Friday, December 17, 2010

A Groupon Too Far?

Nothing Wrong with Trying, But....

Semi-full disclosure: I'm a fan of Groupon, have even seized on a few deals. It and a half-jillion other social shopping sites now clog my in-box daily. No big whoop. Thrill of the hunt and all. But you have to wonder if some of Groupon's 3,000-plus sales force is trying, too hard. Or, maybe, not hard enough.

Exhibit A: Today's Manhattan offer is for a weekend stay at a Days Inn. In the South Bronx. It's touted as being near Yankee Stadium. Too bad we're over four months from Opening Day. Now there has been a trendlet in the lodging industry in the New York area toward more motels being built in the boroughs, some in places you might not think to stay in or really want to rest your head. But the thinking is, people still come to those neighborhoods to visit friends and family. Or, are just suckers for a good deal and don't mind a little adventure.

But a Days Inn? In the South Bronx? Good luck with that, hopefully better than what the Yankees had with Cliff Lee.
As of this writing, four people had seized on the offer, 11 shy of the 15 needed to make it active. But before you take the plunge, bear in mind that New Year's Eve and Valentine's Day are blacked out. Because nothing says love like an evening stroll on Brook Avenue.

Monday, December 06, 2010

Why is Henry Freeman Smiling?

Sure, It Didn't Help That He Worked For Gannett, But He Did Preside Over a Paper That Imploded on His Watch

When the news came down that Henry Freeman would be retiring/pushed out as executive editor of The Journal-News, the newspaper by default in New York's northern suburbs and a long-ago employer of mine, it was hardly a shock.

After all, the paper is a daily exercise in extreme mediocrity. Not that it was ever a great paper--few in the Gannett stable can ever hope to be when corporate is squeezing every pore for profits at the expense of the product--but at least it made an attempt to cover its territory. Every town had a reporter assigned to it, while high school sports received blanket coverage. Even most of the pro teams had beat writers.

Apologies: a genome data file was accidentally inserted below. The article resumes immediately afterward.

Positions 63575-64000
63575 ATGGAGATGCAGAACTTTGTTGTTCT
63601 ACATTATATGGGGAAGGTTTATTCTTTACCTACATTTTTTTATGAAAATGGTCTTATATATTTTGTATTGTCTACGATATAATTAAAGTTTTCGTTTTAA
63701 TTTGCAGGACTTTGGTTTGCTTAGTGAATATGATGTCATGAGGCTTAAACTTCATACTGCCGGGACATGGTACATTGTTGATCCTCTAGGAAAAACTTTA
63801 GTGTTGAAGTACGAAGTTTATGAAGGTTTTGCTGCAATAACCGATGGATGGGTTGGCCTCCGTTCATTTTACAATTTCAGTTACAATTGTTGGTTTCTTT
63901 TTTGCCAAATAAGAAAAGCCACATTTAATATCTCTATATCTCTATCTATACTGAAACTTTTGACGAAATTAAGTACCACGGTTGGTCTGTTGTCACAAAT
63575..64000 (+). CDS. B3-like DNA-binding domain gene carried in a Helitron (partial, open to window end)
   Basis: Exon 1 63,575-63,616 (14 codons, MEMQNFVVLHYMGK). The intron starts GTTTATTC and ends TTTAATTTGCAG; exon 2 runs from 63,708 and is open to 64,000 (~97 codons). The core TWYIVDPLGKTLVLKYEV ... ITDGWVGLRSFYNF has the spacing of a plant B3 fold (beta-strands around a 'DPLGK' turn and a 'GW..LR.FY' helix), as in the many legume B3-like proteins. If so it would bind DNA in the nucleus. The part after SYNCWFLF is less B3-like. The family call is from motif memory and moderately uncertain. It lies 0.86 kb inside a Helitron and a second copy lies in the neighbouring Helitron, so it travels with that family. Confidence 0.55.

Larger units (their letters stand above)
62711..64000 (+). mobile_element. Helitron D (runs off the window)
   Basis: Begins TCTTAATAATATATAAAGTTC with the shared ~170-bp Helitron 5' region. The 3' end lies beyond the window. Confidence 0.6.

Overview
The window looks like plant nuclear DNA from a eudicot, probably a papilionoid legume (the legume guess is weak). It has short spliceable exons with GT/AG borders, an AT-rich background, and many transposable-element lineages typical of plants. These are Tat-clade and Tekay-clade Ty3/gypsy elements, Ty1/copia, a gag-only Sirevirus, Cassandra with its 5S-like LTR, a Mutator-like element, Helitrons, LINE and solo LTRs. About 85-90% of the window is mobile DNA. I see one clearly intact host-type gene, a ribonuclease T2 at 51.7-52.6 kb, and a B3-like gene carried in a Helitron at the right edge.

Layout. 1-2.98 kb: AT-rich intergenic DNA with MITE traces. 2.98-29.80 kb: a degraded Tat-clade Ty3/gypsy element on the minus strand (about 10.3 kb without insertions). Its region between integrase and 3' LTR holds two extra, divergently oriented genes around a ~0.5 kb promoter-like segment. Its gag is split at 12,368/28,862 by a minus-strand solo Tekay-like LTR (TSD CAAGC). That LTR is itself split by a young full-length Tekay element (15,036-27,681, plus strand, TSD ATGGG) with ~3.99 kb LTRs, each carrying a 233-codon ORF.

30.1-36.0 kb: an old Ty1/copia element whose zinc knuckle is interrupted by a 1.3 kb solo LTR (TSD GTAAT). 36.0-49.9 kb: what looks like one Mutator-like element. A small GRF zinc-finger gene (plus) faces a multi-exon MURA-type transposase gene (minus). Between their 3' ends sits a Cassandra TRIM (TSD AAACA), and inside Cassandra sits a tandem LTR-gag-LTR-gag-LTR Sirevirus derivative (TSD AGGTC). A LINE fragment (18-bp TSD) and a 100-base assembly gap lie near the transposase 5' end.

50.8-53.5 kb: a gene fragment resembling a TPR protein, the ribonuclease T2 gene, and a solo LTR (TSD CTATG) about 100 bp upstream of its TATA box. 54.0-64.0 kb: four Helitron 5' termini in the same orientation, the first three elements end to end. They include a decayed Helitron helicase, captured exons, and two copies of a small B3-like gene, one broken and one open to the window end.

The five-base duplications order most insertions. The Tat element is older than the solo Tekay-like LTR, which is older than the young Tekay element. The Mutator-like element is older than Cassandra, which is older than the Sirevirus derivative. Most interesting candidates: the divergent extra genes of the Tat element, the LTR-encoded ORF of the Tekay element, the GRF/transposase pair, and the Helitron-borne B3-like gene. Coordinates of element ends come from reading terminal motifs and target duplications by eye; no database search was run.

Suffice to say that train left the station a long time ago. The train analogy is actually more than apt. Freeman, according to the article/quasi-eulogy about his departure, is a big rail buff, and will soon embark on a 7,500-mile trip. It'll be one where he'll never have to read The Journal-News. That'll mean he'll have a lot in common with people in Westchester, Rockland and Putnam counties.

I did a little poking around for some old circulation figures and stumbled upon the ABC Fas-Fax numbers from March 2006, when daily sales were over 141,000. Fast forward to the latest tally from the end of October, and the J-N has dipped below 80,000. That's nearly a 47 percent decline--in three-and-a-half years.

Of course, the newspaper industry has been reeling for much of that time, so Freeman can't get all the blame for that drop. But he also didn't do anything to ameliorate the situation. On his watch the news hole shrunk. So did the physical size of the paper.

There was less room than ever for copy, yet Gannett had the cojones to raise the newsstand price. Meanwhile, the slow-to-update website remains, at best, an afterthought. It's just like most other Gannett papers, which have the same desultory, cookie-cutter design online.

Meanwhile, the staff has suffered one round of cutbacks after another. Except when there is breaking news, reporters are now only covering parts of the counties where the J-N still sells papers. Otherwise, you're out of luck, though it seems every stabbing in Yonkers and Mount Vernon is dutifully recorded. The J-N is doing the local weeklies and Patch a deep favor while digging its own grave one shovel full of dirt at a time.

So, again I ask, why is Henry Freeman smiling?